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OMG: Chinese firm to hand over new US$140m parliament building as a gift to Zimbabwe

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China is preparing to hand over a new US$140 million parliament building as a gift to Zimbabwe – the latest in a series of grand projects across Africa designed to deepen its influence in the continent, where it is the largest trading partner and lender.

The site at Mount Hampden, about 18km (11 miles) northwest of the capital Harare, heralds the start of a new city.

The 650-seat building will replace the current 100-seat, colonial-era building which Zimbabwean officials consider too small for the country’s 350 legislators.

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Sitting on the top of a hill, the imposing circular complex, which has been built by China’s Shanghai Construction Group, is fully paid for by Beijing.

The contractors said the facility was now ready to be handed over, 3½ years after construction started on a project that employed more than 500 Chinese technicians and 1,200 local workers.

“There is no doubt that the new parliament will become a landmark building in Zimbabwe and even in the whole of Southern Africa,” Shanghai Construction Group manager Libo Cai said on Wednesday.

Work on the new parliament has been completed. Photo: Xinhua alt=Work on the new parliament has been completed. Photo: Xinhua>

“It will be yet another milestone for the China-Zimbabwe friendship which keeps getting stronger year after year.”

The building covers a total area of 33,000 square metres (355,200 sq ft) and has two main buildings – a six-storey office building and a four-storey parliament building.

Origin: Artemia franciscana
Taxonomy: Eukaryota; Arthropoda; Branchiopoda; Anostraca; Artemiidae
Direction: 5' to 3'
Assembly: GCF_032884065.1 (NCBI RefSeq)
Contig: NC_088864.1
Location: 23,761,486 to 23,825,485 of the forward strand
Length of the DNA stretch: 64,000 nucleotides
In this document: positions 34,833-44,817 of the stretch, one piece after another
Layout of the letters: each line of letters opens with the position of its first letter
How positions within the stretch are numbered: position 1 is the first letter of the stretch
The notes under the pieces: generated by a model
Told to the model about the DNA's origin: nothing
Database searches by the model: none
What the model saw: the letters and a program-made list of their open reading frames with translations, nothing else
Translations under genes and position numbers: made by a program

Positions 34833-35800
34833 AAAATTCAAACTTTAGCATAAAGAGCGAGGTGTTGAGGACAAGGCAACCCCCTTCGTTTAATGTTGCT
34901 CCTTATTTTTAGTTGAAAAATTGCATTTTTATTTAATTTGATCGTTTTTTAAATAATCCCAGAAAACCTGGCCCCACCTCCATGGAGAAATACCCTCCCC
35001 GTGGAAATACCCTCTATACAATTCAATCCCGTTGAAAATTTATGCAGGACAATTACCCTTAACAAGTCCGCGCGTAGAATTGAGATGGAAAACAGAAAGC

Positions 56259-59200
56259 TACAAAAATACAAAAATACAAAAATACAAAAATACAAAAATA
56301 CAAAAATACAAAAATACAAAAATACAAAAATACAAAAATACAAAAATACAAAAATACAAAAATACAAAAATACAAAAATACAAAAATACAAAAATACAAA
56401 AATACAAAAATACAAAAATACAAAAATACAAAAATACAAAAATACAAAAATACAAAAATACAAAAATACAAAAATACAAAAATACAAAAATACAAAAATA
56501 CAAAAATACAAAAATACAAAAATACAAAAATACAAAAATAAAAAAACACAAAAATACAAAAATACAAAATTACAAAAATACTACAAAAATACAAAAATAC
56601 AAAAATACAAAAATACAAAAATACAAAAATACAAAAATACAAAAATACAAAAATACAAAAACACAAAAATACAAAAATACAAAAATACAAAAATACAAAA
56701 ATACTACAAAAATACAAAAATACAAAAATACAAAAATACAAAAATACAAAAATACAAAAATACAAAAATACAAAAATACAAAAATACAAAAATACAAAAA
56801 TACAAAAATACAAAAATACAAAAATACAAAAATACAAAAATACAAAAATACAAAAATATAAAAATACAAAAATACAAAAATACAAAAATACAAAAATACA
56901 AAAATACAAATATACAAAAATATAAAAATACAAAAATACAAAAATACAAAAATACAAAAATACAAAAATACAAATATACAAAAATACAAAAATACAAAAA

Cai said the building was fully funded by the Chinese government.

To ease congestion in the crowded capital, Zimbabwe plans to relocate the judiciary and executive branches, and some of its administrative units, to the site. A statehouse and official residences for the House speaker and Senate president will also be built there.

The new city will eventually become home to the country’s reserve bank, upmarket suburbs, hotels and shopping malls.

The Chinese embassy in Zimbabwe said in a tweet that “thanks to the hardworking of the Chinese and Zimbabwean technicians, it [the parliament] is expected to trigger more mega projects in the Mount Hampden area and boost the development of a new satellite city”.

It is the latest in a series of similar Chinese-funded projects across the continent, where Beijing has also paid for the construction of palaces, sports stadiums and conference centres as part of a decades-old diplomatic strategy.

When Beijing first started establishing diplomatic relations with Africa between the 1950s and 1970s, it offered financial help and interest-free loans and sent over medical teams.

In return, those nations helped Beijing secure the Chinese seat on the United Nations Security Council in 1971, which had been occupied by the Republic of China government that fled to Taiwan in 1949.

Other recent projects include the Kenneth Kaunda International Conference Centre, which China Jiangsu International Economic and Technical Cooperation Group handed over to the Zambian authorities in late May.

The centre, named after the country’s first president, is expected to host the upcoming African Union midyear summit and was described by President Hakainde Hichilema as “a symbol of the unshakeable friendship between Zambia and the People’s Republic of China”.